Jun 6, 2023 - Energy & Environment

The chill after OPEC's hot weekend

Illustration of an oil barrel as a tropical cocktail with a crazy straw, cocktail umbrella, and pieces of fruit.

Illustration: Aïda Amer/Axios

The White House and crude traders both had shrug-emoji responses to Saudi Arabia's oil production cut.

🏃🏽‍♀️Catch up fast: A contentious weekend OPEC+ meeting brought Saudi plans to slash output by 1 million barrels per day next month — and possibly longer.

  • In addition, the wider group will extend its 2023 output limits through 2024.

State of play: Oil prices briefly jumped on the news before paring gains. Early this morning, Brent crude prices were trading below Friday's close (as of late morning they're slightly above).

  • Meanwhile the White House — which was furious at cuts last fall — did not criticize the move.
  • "We are focused on prices for American consumers, not barrels, and prices have come down significantly since last year," a White House official told Axios.

What they're saying: Ben Cahill, an oil analyst with the Center for Strategic and International Studies, said traders had been anticipating a cut, noting the Saudi oil minister recently warned speculators to "watch out."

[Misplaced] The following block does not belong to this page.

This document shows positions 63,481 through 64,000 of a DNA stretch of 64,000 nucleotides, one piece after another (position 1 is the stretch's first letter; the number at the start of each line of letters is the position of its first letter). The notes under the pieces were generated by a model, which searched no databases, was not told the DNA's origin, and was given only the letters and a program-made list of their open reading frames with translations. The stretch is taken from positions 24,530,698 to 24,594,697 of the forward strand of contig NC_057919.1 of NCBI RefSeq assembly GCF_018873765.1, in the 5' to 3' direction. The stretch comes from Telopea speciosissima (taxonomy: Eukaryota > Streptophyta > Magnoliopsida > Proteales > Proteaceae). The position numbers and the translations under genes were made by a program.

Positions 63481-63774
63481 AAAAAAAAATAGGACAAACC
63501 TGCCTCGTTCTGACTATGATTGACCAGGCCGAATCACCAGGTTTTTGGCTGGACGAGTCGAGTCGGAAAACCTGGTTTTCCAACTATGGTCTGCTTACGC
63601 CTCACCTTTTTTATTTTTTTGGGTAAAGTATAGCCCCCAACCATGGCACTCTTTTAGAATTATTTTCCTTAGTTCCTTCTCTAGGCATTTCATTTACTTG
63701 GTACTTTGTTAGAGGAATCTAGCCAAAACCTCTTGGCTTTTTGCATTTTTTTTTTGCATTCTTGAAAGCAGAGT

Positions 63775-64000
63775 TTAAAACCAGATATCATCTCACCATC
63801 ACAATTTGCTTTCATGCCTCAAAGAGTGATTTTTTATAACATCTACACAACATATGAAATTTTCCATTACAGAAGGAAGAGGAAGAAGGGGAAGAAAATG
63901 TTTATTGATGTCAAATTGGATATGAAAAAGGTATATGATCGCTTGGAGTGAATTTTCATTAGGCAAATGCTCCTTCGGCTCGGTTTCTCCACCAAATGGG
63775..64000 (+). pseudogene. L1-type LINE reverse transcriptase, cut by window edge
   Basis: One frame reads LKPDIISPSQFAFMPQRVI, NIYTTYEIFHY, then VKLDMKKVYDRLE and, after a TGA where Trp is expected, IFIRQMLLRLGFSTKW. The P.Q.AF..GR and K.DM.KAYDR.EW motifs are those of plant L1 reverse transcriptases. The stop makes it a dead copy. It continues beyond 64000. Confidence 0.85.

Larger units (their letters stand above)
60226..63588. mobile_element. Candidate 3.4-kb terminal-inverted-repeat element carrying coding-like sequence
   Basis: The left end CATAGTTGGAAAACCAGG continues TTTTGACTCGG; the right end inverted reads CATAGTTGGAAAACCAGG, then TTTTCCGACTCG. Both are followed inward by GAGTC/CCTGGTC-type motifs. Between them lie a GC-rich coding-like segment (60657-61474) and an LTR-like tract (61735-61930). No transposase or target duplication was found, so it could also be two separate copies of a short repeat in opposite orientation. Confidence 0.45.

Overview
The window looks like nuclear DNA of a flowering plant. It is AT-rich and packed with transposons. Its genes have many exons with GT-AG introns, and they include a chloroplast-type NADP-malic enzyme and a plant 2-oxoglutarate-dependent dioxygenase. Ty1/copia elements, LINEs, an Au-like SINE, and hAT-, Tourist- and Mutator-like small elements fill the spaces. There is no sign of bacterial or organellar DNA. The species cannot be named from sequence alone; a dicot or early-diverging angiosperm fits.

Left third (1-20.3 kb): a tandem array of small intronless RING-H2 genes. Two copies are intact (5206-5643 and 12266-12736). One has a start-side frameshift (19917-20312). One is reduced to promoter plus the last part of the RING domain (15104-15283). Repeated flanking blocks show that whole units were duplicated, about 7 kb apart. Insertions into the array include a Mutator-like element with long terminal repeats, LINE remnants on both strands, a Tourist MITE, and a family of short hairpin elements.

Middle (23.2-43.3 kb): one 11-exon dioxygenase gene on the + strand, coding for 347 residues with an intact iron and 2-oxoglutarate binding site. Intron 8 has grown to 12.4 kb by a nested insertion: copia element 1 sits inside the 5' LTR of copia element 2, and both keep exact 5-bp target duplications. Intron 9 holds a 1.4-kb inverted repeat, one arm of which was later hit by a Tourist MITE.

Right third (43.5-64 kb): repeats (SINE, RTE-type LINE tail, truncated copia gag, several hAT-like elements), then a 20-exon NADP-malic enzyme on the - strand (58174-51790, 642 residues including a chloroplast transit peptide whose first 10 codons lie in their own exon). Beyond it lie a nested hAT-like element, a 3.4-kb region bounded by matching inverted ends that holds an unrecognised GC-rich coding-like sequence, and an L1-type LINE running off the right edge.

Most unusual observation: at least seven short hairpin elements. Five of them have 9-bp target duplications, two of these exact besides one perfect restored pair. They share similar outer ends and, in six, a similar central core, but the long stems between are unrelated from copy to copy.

• "The small price bounce on Monday shows the trend that is frustrating the Saudis: Negative sentiment is keeping prices down, even after multiple OPEC+ cuts," he said via email.
  • "They’re fighting speculators and so far they’re not winning."

The intrigue: Barclays analyst Amarpreet Singh wrote in a note that the measured market response stems from "lack of clarity" on what would prompt the Saudis to extend their unilateral reduction beyond July.

Quick take: The White House has reason to avoid inflaming tensions with the Saudis.

  • As Axios' Barak Ravid reports, U.S. Secretary of State Antony Blinken is visiting Saudi Arabia this week as the U.S. seeks a Saudi-Israel normalization deal.
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